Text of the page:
"What is your goal and how would a court be able to determine when your goal has been reached?" asked Justice Samuel Alito.

"Our goal is to achieve the educational benefits of diversity," Park replied, adding: "I understand that's a qualitative metric."

Justice Amy Coney Barrett pressed further: "When does it end? When is your sunset? When will you know?"

“All governmental use of race must have a logical end point, reasonable durational limits, sunset provisions,” she said, citing the Grutter ruling. “When is your sunset?”

"We enthusiastically embrace an end-point requirement," Park said.

"I don’t know how you can say the program will ever end," Chief Justice John Roberts said. "You’re always going to have to look at race because you say race matters."

Justice Clarence Thomas pushed Park for a definition of diversity: "I've heard the word diversity quite a few times, and I don't have a clue what it means. It seems to mean everything for everyone."

"We value diversity of all different kinds and all the ways people differ in our society," Park replied, before citing benefits of diverse practices: "Racially diverse and diversity of all kinds leads to a deeper and richer learning environment."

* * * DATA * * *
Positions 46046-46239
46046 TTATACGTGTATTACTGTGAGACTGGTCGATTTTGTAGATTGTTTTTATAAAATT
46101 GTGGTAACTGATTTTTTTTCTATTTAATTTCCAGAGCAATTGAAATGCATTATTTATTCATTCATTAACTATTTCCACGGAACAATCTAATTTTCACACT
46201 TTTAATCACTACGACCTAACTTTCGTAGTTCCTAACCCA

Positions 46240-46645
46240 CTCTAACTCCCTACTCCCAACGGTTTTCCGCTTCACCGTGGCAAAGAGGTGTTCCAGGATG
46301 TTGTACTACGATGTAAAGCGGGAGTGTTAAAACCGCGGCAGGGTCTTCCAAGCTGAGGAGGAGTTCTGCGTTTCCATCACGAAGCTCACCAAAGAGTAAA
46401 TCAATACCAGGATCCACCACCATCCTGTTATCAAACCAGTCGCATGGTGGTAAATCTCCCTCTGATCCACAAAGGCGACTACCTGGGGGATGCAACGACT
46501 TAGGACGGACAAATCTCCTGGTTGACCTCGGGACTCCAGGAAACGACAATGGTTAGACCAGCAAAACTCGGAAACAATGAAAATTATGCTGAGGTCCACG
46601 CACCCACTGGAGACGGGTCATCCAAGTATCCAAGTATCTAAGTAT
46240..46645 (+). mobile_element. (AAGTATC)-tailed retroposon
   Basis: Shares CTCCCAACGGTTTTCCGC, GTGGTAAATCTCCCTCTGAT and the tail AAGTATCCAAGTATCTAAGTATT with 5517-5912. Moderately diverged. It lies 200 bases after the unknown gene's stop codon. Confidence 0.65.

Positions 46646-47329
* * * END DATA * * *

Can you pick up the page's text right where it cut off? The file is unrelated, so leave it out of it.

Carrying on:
Chief Justice Roberts and Justice Brett Kavanaugh also dug into what "race-neutral" alternatives in admissions would look like. Roberts asked if students could raise race in admissions essays if racial "check boxes" were done away with, while Kavanaugh pressed for a definition of a "race-neutral" standard.

"What qualifies as 'race-neutral' in the first place?" Kavanaugh asked. "What if a school says a plus factor for descendants of slaves? Is that race neutral or not?"

"We have to think forward about what happens if you prevail in this case," Roberts directed at Strawbridge. Roberts later posed a hypothetical about students who are children immigrants to this country.

Strawbridge said that for the descendants of slaves, if that was the only basis, "then that may be a pure proxy for race" and thus impermissible; the children of immigrants, Strawbridge posited, "might be permissible in the general sense."

The Biden administration is urging the court to preserve race-conscious admissions. On Monday, Solicitor General Elizabeth Prelogar called the practice "necessary to have our leadership broadly reflect the diversity of our country," citing benefits like "challenging stereotypes and assumptions," "reducing a sense of racial isolation and alienation" and "encouraging greater participation by minority students in the classroom environment."

Prelogar also called race-conscious admissions a "national security imperative," citing the importance of service academies using such practices key to building a diverse corps of officers.